Regina-based Precision AI, a computer vision and robotics company “empowering sustainable farming practices,” announced today the closing of $20 million in equity and grant funding.
The seed round was co-led by At One Ventures, founded by GoogleX co-founder Tom Chi, and the Industrial Innovation Venture Fund of BDC Capital. Also participating were Fulcrum Global Capital, Golden Opportunities Fund, Sustainable Development Technology Canada and Protein Industries Canada.
The financing will support what the company described as “the advancement of a disruptive precision farming platform that deploys swarms of artificially intelligent drones to dramatically reduce herbicide use in row crop agriculture.”
According to a release, Precision AI’s drone-based computer vision technology “enables surgically precise application of herbicide to individual weeds in row crop farming. By spraying only weeds and avoiding the crop, yields can be maintained at a fraction of the chemical cost.”
Ultimately, the company’s said its vision is to “deploy hives of intelligent drones that will automate the crop protection process throughout the entire growing season, optimizing every square inch of farmland on a per-plant basis.”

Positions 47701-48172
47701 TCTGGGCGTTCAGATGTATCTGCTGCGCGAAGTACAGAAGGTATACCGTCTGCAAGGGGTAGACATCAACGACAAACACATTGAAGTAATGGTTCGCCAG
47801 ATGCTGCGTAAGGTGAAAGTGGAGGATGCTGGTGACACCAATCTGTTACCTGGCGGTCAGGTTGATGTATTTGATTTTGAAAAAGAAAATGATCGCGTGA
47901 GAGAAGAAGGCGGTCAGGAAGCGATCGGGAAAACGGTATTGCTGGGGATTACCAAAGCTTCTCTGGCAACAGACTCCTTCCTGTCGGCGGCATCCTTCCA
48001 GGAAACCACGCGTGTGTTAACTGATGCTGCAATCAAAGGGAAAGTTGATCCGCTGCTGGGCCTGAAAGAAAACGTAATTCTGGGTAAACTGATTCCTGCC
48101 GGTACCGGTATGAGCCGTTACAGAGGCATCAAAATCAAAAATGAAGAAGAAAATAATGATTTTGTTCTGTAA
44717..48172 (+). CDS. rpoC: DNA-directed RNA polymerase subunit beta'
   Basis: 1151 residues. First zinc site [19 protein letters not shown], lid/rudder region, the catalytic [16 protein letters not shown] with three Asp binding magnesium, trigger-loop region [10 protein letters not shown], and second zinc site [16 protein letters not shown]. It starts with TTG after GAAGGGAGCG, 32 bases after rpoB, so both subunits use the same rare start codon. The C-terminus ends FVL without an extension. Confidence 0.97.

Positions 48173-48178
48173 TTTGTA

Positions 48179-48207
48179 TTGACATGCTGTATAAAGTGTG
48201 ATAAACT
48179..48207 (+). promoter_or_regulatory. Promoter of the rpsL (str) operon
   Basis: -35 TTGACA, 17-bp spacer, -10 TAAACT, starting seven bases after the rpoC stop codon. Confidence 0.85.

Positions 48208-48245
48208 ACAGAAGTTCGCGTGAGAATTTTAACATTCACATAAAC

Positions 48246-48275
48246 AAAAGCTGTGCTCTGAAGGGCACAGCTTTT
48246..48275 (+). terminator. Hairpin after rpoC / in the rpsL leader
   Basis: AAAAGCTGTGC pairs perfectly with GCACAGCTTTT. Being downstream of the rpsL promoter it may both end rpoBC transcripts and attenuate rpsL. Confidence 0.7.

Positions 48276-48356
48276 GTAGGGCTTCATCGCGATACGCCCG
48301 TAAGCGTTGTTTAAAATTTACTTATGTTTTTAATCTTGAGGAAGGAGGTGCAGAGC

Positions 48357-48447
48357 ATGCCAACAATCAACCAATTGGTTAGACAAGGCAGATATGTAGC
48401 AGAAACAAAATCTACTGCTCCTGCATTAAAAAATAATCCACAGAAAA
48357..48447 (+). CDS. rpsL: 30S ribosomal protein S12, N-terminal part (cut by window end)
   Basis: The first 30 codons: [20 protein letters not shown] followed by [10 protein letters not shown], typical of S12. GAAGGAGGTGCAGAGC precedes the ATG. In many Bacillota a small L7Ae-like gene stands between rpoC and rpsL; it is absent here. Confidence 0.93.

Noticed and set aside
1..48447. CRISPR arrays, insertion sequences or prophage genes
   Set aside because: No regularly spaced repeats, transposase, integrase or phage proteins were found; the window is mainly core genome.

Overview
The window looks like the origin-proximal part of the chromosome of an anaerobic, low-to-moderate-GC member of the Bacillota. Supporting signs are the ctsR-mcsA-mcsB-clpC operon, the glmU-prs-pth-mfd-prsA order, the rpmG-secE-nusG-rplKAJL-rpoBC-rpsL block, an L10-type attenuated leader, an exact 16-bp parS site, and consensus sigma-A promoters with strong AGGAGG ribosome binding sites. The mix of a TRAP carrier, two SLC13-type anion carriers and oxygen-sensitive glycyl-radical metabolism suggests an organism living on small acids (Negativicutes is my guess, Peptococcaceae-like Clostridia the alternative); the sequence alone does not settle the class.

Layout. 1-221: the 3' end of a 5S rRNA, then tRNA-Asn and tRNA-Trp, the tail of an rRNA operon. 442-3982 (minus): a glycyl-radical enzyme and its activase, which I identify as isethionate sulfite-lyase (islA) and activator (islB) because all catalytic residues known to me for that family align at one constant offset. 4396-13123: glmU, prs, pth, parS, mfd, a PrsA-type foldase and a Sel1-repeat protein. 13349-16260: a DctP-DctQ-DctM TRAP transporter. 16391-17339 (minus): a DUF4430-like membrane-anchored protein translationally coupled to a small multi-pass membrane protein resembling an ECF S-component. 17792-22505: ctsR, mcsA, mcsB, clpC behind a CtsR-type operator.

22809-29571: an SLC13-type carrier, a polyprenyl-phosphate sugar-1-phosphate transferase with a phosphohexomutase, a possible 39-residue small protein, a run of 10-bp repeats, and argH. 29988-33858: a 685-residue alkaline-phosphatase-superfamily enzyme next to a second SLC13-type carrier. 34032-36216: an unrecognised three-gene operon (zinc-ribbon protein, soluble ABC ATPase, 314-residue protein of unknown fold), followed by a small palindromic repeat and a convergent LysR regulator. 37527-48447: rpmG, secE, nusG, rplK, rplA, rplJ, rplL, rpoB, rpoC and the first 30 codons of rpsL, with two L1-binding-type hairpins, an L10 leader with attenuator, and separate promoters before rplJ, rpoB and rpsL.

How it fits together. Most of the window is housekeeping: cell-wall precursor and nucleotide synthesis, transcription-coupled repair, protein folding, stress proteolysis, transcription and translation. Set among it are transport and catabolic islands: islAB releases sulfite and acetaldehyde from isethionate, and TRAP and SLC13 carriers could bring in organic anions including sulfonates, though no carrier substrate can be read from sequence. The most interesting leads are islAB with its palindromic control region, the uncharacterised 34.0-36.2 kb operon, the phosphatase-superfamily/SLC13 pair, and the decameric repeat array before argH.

“Farms of the future must be sustainable and produce healthier foods,” said Daniel McCann, CEO and founder of Precision AI. “Using artificial intelligence to target individual weeds is a quantum leap in efficiency and sustainability over today’s practices of indiscriminate broadcast application of herbicide.”
Herbicide spraying is one of the least efficient agricultural activities, with over 80% wasted on bare ground and another 15% falling on the crop, a release stated.
While competitors have focused on high-value, low acreage crops, Precision AI’s said “its disruptive approach to drone swarming allows for application on large acreage crops at a much lower cost than traditional large farming machinery. It holds the promise to reduce pesticide use by up to 95% while maintaining crop yield and saving farmers up to $52 per acre per growing season.”
The cost savings, said McCann, are “massive and the affordable unit economics of drones makes the technology accessible to even the smallest farm.”